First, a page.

8 comments:

Fred Schwartz said...

IT, it is my opinion that if you believe in the philosophical basis of the fundamental documents that make this country what it can be then one cannot help but have a social conscience. I cannot see how those who truly beleive in the basic concepts of the Declaration of Independence and the Constitution can accept run-away cpaitalism (or any capitalism for that matter) as a means to an econimc end. It presupposes such things as 2-4 % unemployment all the time; it presupposes that corporations are as important/invaluable as a single human being. It expects that it will step on people to careless to get out of its way. At its heart capitalism has no heart, no feelings, no morals and no ethics. How this stacks up against our form of government is a marvel. I beleive several persons have said democarcy is not the best form of government but it is the safest. I am a utopian centered realist who always votes democraatic.

IT said...

Fred, I agree.

Tracie Holladay said...

My husband has long said that in the eyes of a lot of these Republican people, if you make less than $50K/year, you are not human to them.

He has also said that "wealthy people are two things: wealthy first, people second."

He grew up poor in Indiana and Arizona, and his family dealt with that sort of attitude a lot.

Tracie Holladay said...

And just for the record, the US is not a democracy. It is a Constitutional republic. Found this pretty good description on ThisNation.com:

The United States is, indeed, a republic, not a democracy. Accurately defined, a democracy is a form of government in which the people decide policy matters directly--through town hall meetings or by voting on ballot initiatives and referendums. A republic, on the other hand, is a system in which the people choose representatives who, in turn, make policy decisions on their behalf. The Framers of the Constitution were altogether fearful of pure democracy. Everything they read and studied taught them that pure democracies "have ever been spectacles of turbulence and contention; have ever been found incompatible with personal security or the rights of property; and have in general been as short in their lives as they have been violent in their deaths"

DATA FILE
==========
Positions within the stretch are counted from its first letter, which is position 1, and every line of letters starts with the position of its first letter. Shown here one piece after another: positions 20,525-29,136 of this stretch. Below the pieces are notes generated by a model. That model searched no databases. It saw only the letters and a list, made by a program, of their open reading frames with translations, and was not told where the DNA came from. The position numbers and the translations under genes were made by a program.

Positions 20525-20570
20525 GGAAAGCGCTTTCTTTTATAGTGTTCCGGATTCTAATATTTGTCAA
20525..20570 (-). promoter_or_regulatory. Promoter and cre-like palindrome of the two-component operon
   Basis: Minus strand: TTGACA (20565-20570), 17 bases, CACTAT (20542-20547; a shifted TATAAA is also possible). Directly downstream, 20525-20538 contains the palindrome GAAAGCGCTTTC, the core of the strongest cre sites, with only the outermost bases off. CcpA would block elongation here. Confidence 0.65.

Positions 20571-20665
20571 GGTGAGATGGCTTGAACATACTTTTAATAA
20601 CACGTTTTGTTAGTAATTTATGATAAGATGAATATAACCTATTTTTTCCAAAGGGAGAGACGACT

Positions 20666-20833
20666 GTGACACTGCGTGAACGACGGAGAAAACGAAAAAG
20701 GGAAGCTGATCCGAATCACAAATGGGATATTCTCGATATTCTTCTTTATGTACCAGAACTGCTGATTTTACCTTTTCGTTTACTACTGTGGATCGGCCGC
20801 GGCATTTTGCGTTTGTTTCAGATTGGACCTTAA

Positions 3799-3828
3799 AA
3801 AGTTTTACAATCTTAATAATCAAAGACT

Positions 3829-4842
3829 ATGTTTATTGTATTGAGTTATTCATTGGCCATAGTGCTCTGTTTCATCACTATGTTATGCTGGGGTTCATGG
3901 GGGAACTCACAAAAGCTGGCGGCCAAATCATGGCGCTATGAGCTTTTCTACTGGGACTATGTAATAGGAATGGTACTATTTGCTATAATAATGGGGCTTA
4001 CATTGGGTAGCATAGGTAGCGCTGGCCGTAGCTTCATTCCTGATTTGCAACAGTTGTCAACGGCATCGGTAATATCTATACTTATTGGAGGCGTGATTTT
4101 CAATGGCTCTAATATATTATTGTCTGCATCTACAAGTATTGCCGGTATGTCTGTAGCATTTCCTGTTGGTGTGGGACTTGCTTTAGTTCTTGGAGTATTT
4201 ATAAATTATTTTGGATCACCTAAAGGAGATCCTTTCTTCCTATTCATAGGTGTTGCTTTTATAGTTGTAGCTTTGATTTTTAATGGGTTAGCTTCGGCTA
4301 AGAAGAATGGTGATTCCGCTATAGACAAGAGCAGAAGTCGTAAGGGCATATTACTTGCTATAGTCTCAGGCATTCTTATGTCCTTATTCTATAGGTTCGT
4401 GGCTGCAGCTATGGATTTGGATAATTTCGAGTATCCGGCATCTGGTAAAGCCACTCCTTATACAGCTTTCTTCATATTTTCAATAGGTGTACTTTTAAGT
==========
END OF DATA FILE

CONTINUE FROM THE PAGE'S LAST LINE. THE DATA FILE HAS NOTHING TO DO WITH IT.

Tracie Holladay said...

Regarding this:

So what gives me a social conscience? Why am I a "reality centered" Democrat, rather than a Republican in denial? Why are you? Or why not?

Because I'm a woman, and I have rights that came as the result of progressive thinking and a lot of struggle on the part of the women (like the struggle women went through to get the franchise). How can I be a conservative if I myself enjoy the fruits of thinking outside of the conservative box?

Admittedly on some topics, I shade conservative - like the whole drug thing. I'm strongly anti-drug. Have never used recreational drugs my entire life and have no plans to. I'm happy living a drug-free life. I like my world without drugs in it. I also like my 2nd Amendment rights. My dad was a gun owner; he had 3 shotguns in the house around me as I was growing up. He and my mother used to go skeet shooting with them.

But on other things I'm more liberal. I favor marriage equality. I wish the ERA would be passed already. Freedom of religion, etc.

So perhaps that makes me more of a moderate, actually.

Fred Schwartz said...

Tracie,
For the record, the quote I used was a quote from Thomas Jefferson. And yes, I realize that we live in a republic but thanks for the lesson in political science.

IT said...

I think your husband is right, Tracie. Studies show that the rich really are different--they have less empathy, and are less honest. (We discussed the studies about this recently here at FoJ).

As for why I"m more aware, I agree with you that I think part of it is being a woman. We're already underdogs in many environments (it's routine for me to be the only woman other than a secretary in a senior faculty meeting of 20 professors, for example). Also, for me as a gay person, I'm also marginalized and disadvantaged. I think this too makes me more keenly aware of the disadvantages that others have.

As for moderation, I would legalize marijuana but tax the heck out of it (and booze and cigarettes.) I have no problem with gun ownership though I think it is reasonable to require a license and background checks for guns.

JCF said...

I lived w/ guns a large part of my life (whenever I was under my father's roof, as now). Target shooting is mildly entertaining to me, and I can appreciate those who hunt for food (I've tastily benefitted from it, more understanding to those people who NEED to hunt for food to survive).

That said, I'd be more than happy to live in a gun-free world. I'd gleefully piss on the Second Amendment, as the human-sacrifice consuming IDOL it is. Idolators, repent! (Now, what are MY idols?)

***

I think the human conscience/lack-of-conscience scale may be partly genetic, but that the greater factor in lack-of-conscience is childhood trauma (inc neglect). I wish there was a quick fix for the latter pathology, but I don't see any signs of it (human-made, anyway! "Road to Damascus" moments DO happen however...all at once, or over time, as for Mr Goulka. Godspeed more of them!)